$ export OMP_PROC_BIND=CLOSE
$ export GOMP_CPU_AFFINITY="42-55"
$ python <pytorch_script>

KMP_AFFINITY

Recommended setting for general cases:

export KMP_AFFINITY=granularity=fine,compact,1,0

Intel DNNL has the ability to bind OpenMP threads to physical processing units. KMP_AFFINITY is used to take advantage of this functionality. It restricts execution of certain threads to a subset of the physical processing units in a multiprocessor computer.

Note For a more detailed description of KMP_AFFINITY, please refer to Intel® C++ developer guide.

Figure 1 shows the machine topology map when KMP_AFFINITY is set to the recommended value. The OpenMP thread <n>+1 is bound to a thread context as close as possible to OpenMP thread <n>, but on a different core. Once each core has been assigned one OpenMP thread, the subsequent OpenMP threads are assigned to the available cores in the same order, but they are assigned on different thread contexts.

Figure 1. Machine topology map with setting KMP_AFFINITY=granularity=fine,compact,1,0

The advantage of this setting is that consecutive threads are bound close together, so that communication overhead, cache line invalidation overhead, and page thrashing are minimized. Suppose the application also had a number of parallel regions which did not utilize all of the available OpenMP threads, it is desirable to avoid binding multiple threads to the same core and leaving other cores not utilized.

Similarly, to bind OpenMP threads to physical cores can be done by the following setting.

export KMP_AFFINITY=granularity=fine,proclist=[0-<physical_cores_num-1>],explicit

Recommended setting for special cases:

In cases you wish to run instances on specific cores, as the same example for GOMP_CPU_AFFINITY:

  • Instance 1: Core 0-13 (on Socket 0)
  • Instance 2: Core 14-27 (on Socket 0)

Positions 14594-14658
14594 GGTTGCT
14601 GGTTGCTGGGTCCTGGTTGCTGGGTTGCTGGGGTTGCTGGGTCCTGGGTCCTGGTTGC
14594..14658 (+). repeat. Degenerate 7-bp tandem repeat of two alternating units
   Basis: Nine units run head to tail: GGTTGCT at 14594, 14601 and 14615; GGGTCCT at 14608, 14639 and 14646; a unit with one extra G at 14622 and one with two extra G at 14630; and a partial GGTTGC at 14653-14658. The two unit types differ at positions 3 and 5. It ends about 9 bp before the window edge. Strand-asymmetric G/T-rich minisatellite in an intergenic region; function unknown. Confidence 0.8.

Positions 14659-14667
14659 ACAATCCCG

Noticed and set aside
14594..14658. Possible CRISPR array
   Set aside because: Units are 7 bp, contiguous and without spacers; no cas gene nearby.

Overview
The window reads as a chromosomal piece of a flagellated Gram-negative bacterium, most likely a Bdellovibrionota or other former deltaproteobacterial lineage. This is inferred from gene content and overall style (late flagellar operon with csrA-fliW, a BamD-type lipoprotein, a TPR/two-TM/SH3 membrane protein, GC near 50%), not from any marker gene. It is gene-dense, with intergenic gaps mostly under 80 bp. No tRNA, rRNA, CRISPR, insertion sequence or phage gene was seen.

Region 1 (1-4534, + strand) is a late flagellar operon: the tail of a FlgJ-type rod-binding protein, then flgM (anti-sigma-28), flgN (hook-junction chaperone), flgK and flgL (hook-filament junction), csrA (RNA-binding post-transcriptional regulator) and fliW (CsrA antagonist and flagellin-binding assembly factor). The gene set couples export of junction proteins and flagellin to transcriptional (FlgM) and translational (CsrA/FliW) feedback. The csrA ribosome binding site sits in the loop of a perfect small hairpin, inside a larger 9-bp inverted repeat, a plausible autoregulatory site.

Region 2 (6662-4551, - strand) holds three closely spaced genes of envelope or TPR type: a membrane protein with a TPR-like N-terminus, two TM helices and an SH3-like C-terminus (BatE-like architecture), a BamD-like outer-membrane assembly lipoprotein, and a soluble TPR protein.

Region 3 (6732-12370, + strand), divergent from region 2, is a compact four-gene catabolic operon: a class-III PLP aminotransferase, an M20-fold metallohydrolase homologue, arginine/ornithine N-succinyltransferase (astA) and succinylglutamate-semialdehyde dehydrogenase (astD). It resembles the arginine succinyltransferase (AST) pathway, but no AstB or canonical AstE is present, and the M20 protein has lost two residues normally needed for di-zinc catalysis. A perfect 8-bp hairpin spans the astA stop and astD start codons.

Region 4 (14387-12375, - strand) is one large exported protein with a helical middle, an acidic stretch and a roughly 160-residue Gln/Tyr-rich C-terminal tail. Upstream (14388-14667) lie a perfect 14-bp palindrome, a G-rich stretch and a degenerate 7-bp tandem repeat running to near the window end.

• Instance 3: Core 28-41 (on Socket 1)
  • Instance 4: Core 42-55 (on Socket 1)

Still four different Linux terminals are required. Each instance is running in a separate terminal.

# On Terminal 1
$ export LD_PRELOAD=<path>/libiomp5.so
$ export KMP_AFFINITY=granularity=fine,proclist=[0-13],explicit
$ python <pytorch_script>

# On Terminal 2
$ export LD_PRELOAD=<path>/libiomp5.so
$ export KMP_AFFINITY=granularity=fine,proclist=[14-27],explicit
$ python <pytorch_script>

# On Terminal 3
$ export LD_PRELOAD=<path>/libiomp5.so
$ export KMP_AFFINITY=granularity=fine,proclist=[28-41],explicit
$ python <pytorch_script>

# On Terminal 4
$ export LD_PRELOAD=<path>/libiomp5.so
$ export KMP_AFFINITY=granularity=fine,proclist=[42-55],explicit
$ python <pytorch_script>

How to verify GOMP_CPU_AFFINITY/KMP_AFFINITY setting is done correctly

We can use a Linux command line tool, htop, to verify whether GOMP_CPU_AFFINITY/KMP_AFFINITY is working as expected or not. For Ubuntu* users, you can simply run apt command to get this tool installed. Running it is also simply run htop in command line.

$ sudo apt install htop
$ htop
Examples:

GOMP_CPU_AFFINITY:

# On Terminal 1
$ export OMP_SCHEDULE=STATIC
$ export OMP_PROC_BIND=CLOSE
$ export GOMP_CPU_AFFINITY="0-13"
$ export OMP_NUM_THREADS=14
$ numactl --cpunodebind=0 --membind=0 python <pytorch_script>

# On Terminal 2
$ export OMP_SCHEDULE=STATIC
$ export OMP_PROC_BIND=CLOSE
$ export GOMP_CPU_AFFINITY="42-55"
$ export OMP_NUM_THREADS=14
$ numactl --cpunodebind=1 --membind=1 python <pytorch_script>

KMP_AFFINITY:

# On Terminal 1
$ export LD_PRELOAD=<path>/libiomp5.so
$ export OMP_NUM_THREADS=14
$ export KMP_AFFINITY=granularity=fine,proclist=[0-13],explicit
$ numactl --cpunodebind=0 --membind=0 python <pytorch_script>

# On Terminal 2
$ export LD_PRELOAD=<path>/libiomp5.so
$ export OMP_NUM_THREADS=14
$ export KMP_AFFINITY=granularity=fine,proclist=[42-55],explicit
$ numactl --cpunodebind=1 --membind=1 python <pytorch_script>

Product and Performance Information

1

Performance varies by use, configuration and other factors. Learn more at www.Intel.com/PerformanceIndex.